Asbestos dumping is a major issue in Australia with an estimated 6,000 tonnes being ILLEGALLY dumped every year. Let’s look at some of the most common ways people dump asbestos and their dangers.
Digging a big hole up the paddock:
When you dump asbestos, it doesn’t necessarily stay put. Even if asbestos is buried in a deep but unmarked location underground, there are still dangers:
Accidental uncovering – asbestos won’t become less dangerous with time, so even if it stays buried for 50 years, the next people to own the land may get a deadly surprise when they excavate, break the asbestos, and release the deadly fibres into the air.
Underground asbestos has been known to make its way into retention pits and then into creeks and waterways. The underground water table may be a lot stronger than you are aware of and carry asbestos fragments kilometres from where they’ve been initially buried. Even if you buried asbestos expecting that they are safely away from human harm, you may inadvertently put others at risk.
What’s the difference between dumping expensive designated landfill or digging your own hole out the back?
Waste management facilities are planned and built to stringent guidelines with a range of Geotech fabrics and barriers in place to stop the movement of solid waste out of the cell. There are even stronger borders put in place for designated ‘hazardous’ cells. This is why you must call the tip before taking in a load of asbestos. It isn’t dumped with regular landfill. The facility needs to ensure its burial ground is properly prepared prior to your arrival.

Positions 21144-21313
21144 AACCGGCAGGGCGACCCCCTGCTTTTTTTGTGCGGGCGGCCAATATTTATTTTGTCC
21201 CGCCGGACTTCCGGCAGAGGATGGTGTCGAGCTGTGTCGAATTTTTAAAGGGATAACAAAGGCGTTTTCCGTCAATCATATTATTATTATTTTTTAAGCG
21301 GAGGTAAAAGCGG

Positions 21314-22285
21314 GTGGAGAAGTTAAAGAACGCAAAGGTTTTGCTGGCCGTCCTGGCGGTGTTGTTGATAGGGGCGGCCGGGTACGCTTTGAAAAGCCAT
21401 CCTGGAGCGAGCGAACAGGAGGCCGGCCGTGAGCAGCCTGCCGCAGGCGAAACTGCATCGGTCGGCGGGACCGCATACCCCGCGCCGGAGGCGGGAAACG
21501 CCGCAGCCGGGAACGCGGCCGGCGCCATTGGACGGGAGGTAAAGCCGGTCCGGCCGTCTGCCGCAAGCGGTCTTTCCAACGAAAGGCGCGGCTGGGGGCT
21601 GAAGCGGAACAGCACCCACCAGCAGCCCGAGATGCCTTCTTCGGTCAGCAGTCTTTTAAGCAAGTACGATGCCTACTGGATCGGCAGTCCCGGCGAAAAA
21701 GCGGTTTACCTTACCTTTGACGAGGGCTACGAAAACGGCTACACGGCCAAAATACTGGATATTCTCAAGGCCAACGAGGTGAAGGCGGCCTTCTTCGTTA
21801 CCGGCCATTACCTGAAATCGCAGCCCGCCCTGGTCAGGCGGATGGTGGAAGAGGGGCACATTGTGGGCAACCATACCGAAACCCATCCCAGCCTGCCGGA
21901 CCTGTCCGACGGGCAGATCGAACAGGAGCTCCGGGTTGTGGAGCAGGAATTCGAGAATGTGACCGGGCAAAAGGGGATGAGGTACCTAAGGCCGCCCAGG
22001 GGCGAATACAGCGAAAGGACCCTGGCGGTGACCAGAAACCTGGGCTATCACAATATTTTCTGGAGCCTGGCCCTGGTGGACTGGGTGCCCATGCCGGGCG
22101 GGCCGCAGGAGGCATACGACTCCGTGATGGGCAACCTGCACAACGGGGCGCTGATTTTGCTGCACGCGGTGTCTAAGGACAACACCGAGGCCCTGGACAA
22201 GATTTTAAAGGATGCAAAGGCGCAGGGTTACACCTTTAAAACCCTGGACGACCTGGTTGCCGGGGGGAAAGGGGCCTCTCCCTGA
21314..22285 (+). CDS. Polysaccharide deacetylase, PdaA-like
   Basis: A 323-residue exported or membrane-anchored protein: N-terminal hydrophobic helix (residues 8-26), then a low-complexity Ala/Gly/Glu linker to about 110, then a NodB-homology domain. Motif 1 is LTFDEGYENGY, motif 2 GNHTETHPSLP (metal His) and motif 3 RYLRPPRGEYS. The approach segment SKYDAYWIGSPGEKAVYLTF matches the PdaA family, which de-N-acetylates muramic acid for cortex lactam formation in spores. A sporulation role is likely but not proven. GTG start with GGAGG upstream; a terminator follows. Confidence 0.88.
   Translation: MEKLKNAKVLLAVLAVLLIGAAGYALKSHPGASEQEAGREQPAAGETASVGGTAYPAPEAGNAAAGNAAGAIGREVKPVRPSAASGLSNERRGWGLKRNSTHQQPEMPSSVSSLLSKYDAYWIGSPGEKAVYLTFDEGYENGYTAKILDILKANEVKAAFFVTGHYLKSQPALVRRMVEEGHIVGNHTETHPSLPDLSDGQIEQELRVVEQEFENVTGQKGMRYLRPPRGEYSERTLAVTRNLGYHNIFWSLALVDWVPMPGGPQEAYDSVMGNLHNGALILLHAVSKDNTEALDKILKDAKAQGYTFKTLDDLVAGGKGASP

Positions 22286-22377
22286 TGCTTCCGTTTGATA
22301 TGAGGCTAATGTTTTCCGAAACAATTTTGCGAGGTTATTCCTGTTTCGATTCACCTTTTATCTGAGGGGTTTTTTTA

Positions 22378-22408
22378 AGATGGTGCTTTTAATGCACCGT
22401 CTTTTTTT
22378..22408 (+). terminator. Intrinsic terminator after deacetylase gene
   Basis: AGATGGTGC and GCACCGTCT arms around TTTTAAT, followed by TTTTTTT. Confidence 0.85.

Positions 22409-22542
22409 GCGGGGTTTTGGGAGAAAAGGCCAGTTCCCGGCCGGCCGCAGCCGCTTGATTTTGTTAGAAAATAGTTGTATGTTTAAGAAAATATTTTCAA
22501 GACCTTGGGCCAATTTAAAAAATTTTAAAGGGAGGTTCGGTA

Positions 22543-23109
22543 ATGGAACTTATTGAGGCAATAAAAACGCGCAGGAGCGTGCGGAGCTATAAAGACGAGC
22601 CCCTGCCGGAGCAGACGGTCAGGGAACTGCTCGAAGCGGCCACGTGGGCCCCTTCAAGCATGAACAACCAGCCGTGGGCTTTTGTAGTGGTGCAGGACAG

Dumping in the wheelie bin
Dropping a few pieces of broken asbestos in between your regular household garbage may not seem like a crime…but sadly it is. As the waste is tipped into the truck, there’s ample opportunity for dust and fibres to become airborne, endangering everyone in the vicinity including people walking past. Not only are there HUGE fines for this, but several councils are also now investing in MicroPHAZIR Asbestos Analysers which can give an instant reading enabling fines to be issued without so much red tape.
Roadside asbestos dumping is one of the most irresponsible forms of asbestos dumping, endangering the health of passing drivers, people who stop to use the rest area and wildlife. Yep, animals can get asbestosis and mesothelioma.
If you’re ever weighing up the cost v’s the dangers, know the dangers will overshadow the perceived savings every time. Don’t dump your asbestos – trust a trained professional like HTS Group. Not only are our trucks tracked by EPA waste locate, but we also care!
https://www.newcastleherald.com.au/story/7988834/campaign-to-end-asbestos-dumping/ referenced in sourcing dumping stats